Related: 13 ways to hunt intelligent aliens
And you have a chance to help turn up evidence of such advanced creatures, if any are there to be found: Breakthrough Listen is inviting the public to help analyze this trove of SETI data.
"Since Breakthrough Listen's initial data release last year, we have doubled what is available to the public," Matt Lebofsky, Breakthrough Listen lead system administrator, said in the same statement, referring to a petabyte-size data dump in June 2019. "It is our hope that these data sets will reveal something new and interesting, be it other intelligent life in the universe or an as-yet-undiscovered natural astronomical phenomenon."
You can learn about how to participate here.
About half of the new data comes from the Parkes radio telescope in New South Wales, Australia, team members said. The rest was collected by the big radio dish at West Virginia's Green Bank Observatory and the Automated Planet Finder, an optical telescope located at Lick Observatory in California. (SETI signals don't necessarily have to be in the radio spectrum, after all; laser flashes could betray the presence of intelligent aliens as well.)
Also today, the SETI Institute in Mountain View, California, and the National Radio Astronomy Observatory (NRAO) announced an agreement to start installing technosignature-hunting gear on NRAO dishes.
So, the search for E.T. continues to ramp up, which is just what Milner wants.
“For the whole of human history, we had a limited amount of data to search for life beyond Earth. So, all we could do was speculate," Milner said in the same statement. "Now, as we are getting a lot of data, we can do real science and, with making this data available to the general public, so can anyone who wants to know the answer to this deep question."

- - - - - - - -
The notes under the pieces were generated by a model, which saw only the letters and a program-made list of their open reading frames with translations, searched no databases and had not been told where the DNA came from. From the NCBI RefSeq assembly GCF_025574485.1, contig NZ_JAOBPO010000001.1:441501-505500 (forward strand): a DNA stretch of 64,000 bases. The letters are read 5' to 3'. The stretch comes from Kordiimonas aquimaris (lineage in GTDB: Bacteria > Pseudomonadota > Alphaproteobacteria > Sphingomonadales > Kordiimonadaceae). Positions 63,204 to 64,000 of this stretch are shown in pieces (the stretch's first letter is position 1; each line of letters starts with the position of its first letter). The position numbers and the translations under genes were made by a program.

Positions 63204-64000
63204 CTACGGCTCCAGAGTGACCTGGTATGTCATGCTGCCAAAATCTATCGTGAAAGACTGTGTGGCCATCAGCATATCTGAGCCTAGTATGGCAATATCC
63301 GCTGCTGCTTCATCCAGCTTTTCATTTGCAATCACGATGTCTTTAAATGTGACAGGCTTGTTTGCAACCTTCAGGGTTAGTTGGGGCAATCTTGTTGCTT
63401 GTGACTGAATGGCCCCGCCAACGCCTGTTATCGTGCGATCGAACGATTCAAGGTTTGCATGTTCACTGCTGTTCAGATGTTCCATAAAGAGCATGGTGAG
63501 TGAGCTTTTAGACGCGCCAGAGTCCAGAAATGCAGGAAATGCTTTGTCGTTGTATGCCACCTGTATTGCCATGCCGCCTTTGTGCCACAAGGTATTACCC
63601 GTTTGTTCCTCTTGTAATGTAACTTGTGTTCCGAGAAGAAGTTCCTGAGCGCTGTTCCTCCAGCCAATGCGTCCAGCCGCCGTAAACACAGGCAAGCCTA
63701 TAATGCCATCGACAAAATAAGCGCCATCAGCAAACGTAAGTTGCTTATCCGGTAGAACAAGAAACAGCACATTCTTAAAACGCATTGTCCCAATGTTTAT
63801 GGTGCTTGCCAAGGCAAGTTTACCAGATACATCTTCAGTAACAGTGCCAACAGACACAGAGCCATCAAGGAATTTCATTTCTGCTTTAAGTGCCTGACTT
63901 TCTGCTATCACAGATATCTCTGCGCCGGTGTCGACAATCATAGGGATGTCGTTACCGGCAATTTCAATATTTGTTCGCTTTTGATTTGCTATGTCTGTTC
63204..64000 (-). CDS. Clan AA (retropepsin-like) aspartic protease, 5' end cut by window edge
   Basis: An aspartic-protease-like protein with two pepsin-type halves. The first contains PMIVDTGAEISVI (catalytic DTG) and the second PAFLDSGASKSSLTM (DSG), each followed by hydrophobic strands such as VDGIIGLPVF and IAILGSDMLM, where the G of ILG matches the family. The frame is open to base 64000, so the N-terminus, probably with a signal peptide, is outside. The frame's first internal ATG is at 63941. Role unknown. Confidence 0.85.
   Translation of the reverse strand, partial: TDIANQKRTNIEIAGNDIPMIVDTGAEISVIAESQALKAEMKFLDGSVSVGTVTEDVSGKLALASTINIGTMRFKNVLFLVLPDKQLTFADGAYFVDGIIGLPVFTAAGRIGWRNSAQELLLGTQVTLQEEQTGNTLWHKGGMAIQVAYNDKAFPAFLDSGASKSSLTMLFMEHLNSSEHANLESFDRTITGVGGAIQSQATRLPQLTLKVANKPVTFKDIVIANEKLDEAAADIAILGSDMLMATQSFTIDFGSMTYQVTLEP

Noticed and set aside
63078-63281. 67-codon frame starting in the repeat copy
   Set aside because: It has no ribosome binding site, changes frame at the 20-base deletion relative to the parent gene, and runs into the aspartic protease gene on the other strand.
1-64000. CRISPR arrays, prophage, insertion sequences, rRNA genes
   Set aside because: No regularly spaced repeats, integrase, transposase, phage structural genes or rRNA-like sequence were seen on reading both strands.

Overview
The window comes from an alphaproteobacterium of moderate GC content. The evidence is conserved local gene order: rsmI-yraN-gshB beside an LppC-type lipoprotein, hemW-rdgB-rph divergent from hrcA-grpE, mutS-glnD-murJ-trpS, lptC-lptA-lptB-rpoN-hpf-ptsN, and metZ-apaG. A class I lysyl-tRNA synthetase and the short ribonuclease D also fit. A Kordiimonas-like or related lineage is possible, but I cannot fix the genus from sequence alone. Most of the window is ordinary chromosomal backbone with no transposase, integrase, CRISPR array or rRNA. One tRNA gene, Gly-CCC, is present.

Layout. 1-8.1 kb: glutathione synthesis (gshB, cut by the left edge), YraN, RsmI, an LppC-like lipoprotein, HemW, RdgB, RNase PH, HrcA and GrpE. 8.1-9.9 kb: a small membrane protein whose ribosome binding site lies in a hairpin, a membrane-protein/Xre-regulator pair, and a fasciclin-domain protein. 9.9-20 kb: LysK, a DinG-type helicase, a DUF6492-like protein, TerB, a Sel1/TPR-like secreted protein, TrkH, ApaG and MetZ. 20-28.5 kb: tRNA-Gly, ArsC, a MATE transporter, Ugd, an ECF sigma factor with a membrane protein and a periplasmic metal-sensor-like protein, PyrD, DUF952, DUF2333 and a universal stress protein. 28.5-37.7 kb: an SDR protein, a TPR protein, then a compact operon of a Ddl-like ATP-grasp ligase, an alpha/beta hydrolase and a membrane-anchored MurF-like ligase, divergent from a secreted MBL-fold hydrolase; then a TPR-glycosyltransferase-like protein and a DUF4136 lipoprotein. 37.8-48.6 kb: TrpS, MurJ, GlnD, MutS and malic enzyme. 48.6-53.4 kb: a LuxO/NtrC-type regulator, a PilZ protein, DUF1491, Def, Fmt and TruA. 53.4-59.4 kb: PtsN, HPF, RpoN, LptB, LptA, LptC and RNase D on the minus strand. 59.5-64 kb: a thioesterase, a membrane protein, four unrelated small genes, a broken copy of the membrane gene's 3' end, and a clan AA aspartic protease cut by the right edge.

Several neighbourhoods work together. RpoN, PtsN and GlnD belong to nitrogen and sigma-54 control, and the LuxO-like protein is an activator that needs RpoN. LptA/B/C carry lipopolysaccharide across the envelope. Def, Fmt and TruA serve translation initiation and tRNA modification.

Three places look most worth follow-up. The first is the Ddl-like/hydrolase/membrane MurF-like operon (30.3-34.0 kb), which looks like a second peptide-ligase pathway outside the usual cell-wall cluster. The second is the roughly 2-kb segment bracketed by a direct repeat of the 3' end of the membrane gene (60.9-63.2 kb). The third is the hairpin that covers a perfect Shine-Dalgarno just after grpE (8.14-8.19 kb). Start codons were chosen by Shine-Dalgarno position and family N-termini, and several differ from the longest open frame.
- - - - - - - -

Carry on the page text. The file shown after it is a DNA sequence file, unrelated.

- 'Oumuamua: Our 1st interstellar visitor explained in photos
- Fermi Paradox: Where are the aliens?
- 9 strange, scientific excuses for why humans haven't found aliens
Mike Wall's book about the search for alien life, "Out There" (Grand Central Publishing, 2018; illustrated by Karl Tate), is out now. Follow him on Twitter @michaeldwall. Follow us on Twitter @Spacedotcom or Facebook.
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Michael Wall is a Senior Space Writer with Space.com and joined the team in 2010. He primarily covers exoplanets, spaceflight and military space, but has been known to dabble in the space art beat. His book about the search for alien life, "Out There," was published on Nov. 13, 2018. Before becoming a science writer, Michael worked as a herpetologist and wildlife biologist. He has a Ph.D. in evolutionary biology from the University of Sydney, Australia, a bachelor's degree from the University of Arizona, and a graduate certificate in science writing from the University of California, Santa Cruz. To find out what his latest project is, you can follow Michael on Twitter.